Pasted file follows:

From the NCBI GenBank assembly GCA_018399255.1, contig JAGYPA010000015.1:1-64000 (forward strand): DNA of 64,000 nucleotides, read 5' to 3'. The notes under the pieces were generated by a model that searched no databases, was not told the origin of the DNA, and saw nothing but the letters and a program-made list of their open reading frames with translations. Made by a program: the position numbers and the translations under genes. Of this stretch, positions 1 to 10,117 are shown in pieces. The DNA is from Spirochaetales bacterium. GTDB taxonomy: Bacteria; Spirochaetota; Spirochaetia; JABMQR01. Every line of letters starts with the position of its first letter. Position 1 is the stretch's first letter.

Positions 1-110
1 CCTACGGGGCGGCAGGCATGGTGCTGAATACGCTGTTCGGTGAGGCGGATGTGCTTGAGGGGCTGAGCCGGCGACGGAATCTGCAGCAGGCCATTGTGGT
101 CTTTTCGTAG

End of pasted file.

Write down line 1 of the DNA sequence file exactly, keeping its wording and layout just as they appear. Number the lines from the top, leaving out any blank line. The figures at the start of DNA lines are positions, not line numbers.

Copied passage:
From the NCBI GenBank assembly GCA_018399255.1, contig JAGYPA010000015.1:1-64000 (forward strand): DNA of 64,000 nucleotides, read 5' to 3'. The notes under the pieces were generated by a model that searched no databases, was not told the origin of the DNA, and saw nothing but the letters and a program-made list of their open reading frames with translations. Made by a program: the position numbers and the translations under genes. Of this stretch, positions 1 to 10,117 are shown in pieces. The DNA is from Spirochaetales bacterium. GTDB taxonomy: Bacteria; Spirochaetota; Spirochaetia; JABMQR01. Every line of letters starts with the position of its first letter. Position 1 is the stretch's first letter.